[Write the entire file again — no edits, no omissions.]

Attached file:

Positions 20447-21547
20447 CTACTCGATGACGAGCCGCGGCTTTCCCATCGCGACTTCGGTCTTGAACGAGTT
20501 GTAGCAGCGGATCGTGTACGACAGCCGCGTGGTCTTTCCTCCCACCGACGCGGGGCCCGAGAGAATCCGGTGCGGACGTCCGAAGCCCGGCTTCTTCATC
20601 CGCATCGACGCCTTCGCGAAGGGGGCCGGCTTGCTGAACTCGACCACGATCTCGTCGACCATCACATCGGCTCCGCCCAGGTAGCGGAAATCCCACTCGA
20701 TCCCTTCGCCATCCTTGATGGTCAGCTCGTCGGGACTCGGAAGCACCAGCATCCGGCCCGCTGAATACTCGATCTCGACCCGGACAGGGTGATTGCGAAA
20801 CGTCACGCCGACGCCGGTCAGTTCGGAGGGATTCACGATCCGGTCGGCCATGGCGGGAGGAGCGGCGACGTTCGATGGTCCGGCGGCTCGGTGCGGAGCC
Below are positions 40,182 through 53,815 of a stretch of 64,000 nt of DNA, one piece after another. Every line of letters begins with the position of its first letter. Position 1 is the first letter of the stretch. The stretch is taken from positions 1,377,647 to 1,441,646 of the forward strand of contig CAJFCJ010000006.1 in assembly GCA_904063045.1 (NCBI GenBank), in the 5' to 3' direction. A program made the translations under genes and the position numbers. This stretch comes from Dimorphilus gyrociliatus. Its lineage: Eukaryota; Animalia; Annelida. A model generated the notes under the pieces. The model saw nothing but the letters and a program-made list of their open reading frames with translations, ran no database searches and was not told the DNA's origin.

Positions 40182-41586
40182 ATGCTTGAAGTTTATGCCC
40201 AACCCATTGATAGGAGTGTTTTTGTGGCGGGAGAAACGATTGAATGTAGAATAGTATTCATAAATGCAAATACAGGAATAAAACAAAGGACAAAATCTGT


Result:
Positions 20447-21547
20447 CTACTCGATGACGAGCCGCGGCTTTCCCATCGCGACTTCGGTCTTGAACGAGTT
20501 GTAGCAGCGGATCGTGTACGACAGCCGCGTGGTCTTTCCTCCCACCGACGCGGGGCCCGAGAGAATCCGGTGCGGACGTCCGAAGCCCGGCTTCTTCATC
20601 CGCATCGACGCCTTCGCGAAGGGGGCCGGCTTGCTGAACTCGACCACGATCTCGTCGACCATCACATCGGCTCCGCCCAGGTAGCGGAAATCCCACTCGA
20701 TCCCTTCGCCATCCTTGATGGTCAGCTCGTCGGGACTCGGAAGCACCAGCATCCGGCCCGCTGAATACTCGATCTCGACCCGGACAGGGTGATTGCGAAA
20801 CGTCACGCCGACGCCGGTCAGTTCGGAGGGATTCACGATCCGGTCGGCCATGGCGGGAGGAGCGGCGACGTTCGATGGTCCGGCGGCTCGGTGCGGAGCC
Below are positions 40,182 through 53,815 of a stretch of 64,000 nt of DNA, one piece after another. Every line of letters begins with the position of its first letter. Position 1 is the first letter of the stretch. The stretch is taken from positions 1,377,647 to 1,441,646 of the forward strand of contig CAJFCJ010000006.1 in assembly GCA_904063045.1 (NCBI GenBank), in the 5' to 3' direction. A program made the translations under genes and the position numbers. This stretch comes from Dimorphilus gyrociliatus. Its lineage: Eukaryota; Animalia; Annelida. A model generated the notes under the pieces. The model saw nothing but the letters and a program-made list of their open reading frames with translations, ran no database searches and was not told the DNA's origin.

Positions 40182-41586
40182 ATGCTTGAAGTTTATGCCC
40201 AACCCATTGATAGGAGTGTTTTTGTGGCGGGAGAAACGATTGAATGTAGAATAGTATTCATAAATGCAAATACAGGAATAAAACAAAGGACAAAATCTGT